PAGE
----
Hormel Historic Home: The allure of lace
I have never made lace. Have you?
In 1929, the ladies of the Y.W.C.A. apparently knew how to repair it and maybe they knew how make it. They valued their newly donated headquarters which had been the home of George and Lillian Hormel, and they took special measure to keep it in excellent condition.
On a visit to Austin in September 1929, Mrs. George A. Hormel inspected the home she had lovingly entrusted to the Y.W.C.A. and said, “It is kept in as perfect a condition as when it was my home.”
A tidbit in the Austin Daily Herald dated Sept. 18, 1929 reported that Mrs. Hormel’s statement:
“… was a fine compliment to the women who have the care of the building, grounds, furniture and furnishings. It is not every public or semi-public building that is kept up as is this one. Every woman knows how lace curtains and overdrapes will show the passing of time.
The careful housewife keeps her eye on such things. They cost money and thrift is essential even in these days. Clever needlewomen of the Y.W.C.A. took those curtains and darned them with net, and the work was so well done the worn spots are not to be seen. The overdrapes of the windows were turned upside down and they look like new.”
In this age of disposable décor and furnishings, it is admirable that the women of the Y.W.C.A. were so meticulous about preserving what they had been given. The Hormel Historic Home has on display a sample of a lace collar and cuffs worn by Germaine Hormel, the daughter-in-law of George and Lillian. It is labeled as Bobbin Lase of the Buckingham Point style. Since I already confessed that I have little knowledge of lace, I had to research what both Bobbin Lace and Buckingham Point meant.
For non sewers, here is a brief explanation of bobbin lace. Bobbin lace uses bobbins made of bone, ivory or wood to hold the threads and pins to determine its pattern. It is made by braiding and twisting lengths of thread. Buckingham Point, commonly known as Bucks Point, originated in Buckinghamshire, England, and made its debut toward the end of the 18th century. Germaine would have looked very elegant adorned in the fine lace.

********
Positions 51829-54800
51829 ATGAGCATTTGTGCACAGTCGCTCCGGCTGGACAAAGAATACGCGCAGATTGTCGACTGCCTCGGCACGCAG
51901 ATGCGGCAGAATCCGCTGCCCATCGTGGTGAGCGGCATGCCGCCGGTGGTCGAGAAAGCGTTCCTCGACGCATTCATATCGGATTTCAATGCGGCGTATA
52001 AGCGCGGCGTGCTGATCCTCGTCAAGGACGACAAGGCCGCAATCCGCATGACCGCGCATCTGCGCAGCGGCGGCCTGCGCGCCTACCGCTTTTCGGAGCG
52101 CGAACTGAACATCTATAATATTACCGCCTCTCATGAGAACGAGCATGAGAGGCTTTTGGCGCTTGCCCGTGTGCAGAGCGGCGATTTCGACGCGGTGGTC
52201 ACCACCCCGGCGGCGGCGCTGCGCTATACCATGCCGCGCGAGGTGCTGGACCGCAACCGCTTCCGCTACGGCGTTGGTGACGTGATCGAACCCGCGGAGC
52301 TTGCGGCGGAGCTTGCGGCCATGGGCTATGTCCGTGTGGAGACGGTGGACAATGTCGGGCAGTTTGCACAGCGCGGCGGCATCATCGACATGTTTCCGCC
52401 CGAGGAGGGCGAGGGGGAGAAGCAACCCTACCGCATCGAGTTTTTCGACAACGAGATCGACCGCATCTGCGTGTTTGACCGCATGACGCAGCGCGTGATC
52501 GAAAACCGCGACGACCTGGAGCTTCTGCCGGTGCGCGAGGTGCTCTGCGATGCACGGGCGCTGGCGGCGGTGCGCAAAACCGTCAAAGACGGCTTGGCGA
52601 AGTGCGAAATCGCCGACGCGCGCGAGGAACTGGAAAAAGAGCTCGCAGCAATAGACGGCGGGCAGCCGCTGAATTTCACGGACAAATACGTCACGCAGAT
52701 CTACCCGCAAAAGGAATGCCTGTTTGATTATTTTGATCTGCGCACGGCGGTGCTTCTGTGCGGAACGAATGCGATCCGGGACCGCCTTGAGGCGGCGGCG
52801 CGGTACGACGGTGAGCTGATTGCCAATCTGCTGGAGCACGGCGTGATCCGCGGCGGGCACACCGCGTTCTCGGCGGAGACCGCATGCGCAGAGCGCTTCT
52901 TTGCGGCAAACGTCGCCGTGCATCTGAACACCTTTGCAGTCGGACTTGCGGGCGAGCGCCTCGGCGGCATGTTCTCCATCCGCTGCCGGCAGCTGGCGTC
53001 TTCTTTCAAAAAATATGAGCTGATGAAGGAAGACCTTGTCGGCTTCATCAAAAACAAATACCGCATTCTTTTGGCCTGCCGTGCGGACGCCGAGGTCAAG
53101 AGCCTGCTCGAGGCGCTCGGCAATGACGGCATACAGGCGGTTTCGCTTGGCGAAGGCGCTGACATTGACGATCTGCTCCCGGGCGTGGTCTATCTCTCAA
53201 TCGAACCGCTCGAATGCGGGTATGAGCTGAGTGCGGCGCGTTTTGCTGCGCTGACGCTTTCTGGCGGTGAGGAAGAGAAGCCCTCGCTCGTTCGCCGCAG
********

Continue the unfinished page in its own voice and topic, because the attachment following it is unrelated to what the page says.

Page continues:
The curtains that the 1929 Y ladies took care to repair were eventually replaced with a more commercialized machine made lace, but I am grateful the ladies did what they could to preserve the historic features of the home. One strength of HHH is that it has been treasured since its construction. From its finest lace to its plaster walls, it has been cared for.
Health Living Lecture
11:30 a.m., Thursday, Oct. 10
Presented by Jen Haugen, registered dietitian and Pampered Chef consultant, cooking for food allergies and sensitivities. Free and open to the public.
Duets & Desserts
1-2:30 p.m., Sunday, Oct. 13
Instrumental and vocal musicians of all ages are invited to perform a duet in the historic living room. Casual and fun environment in which to share musical talent. Free
The 6th annual Member Show opens at the Austin ArtWorks Center on Friday, Nov. 1. This show invited members of... read more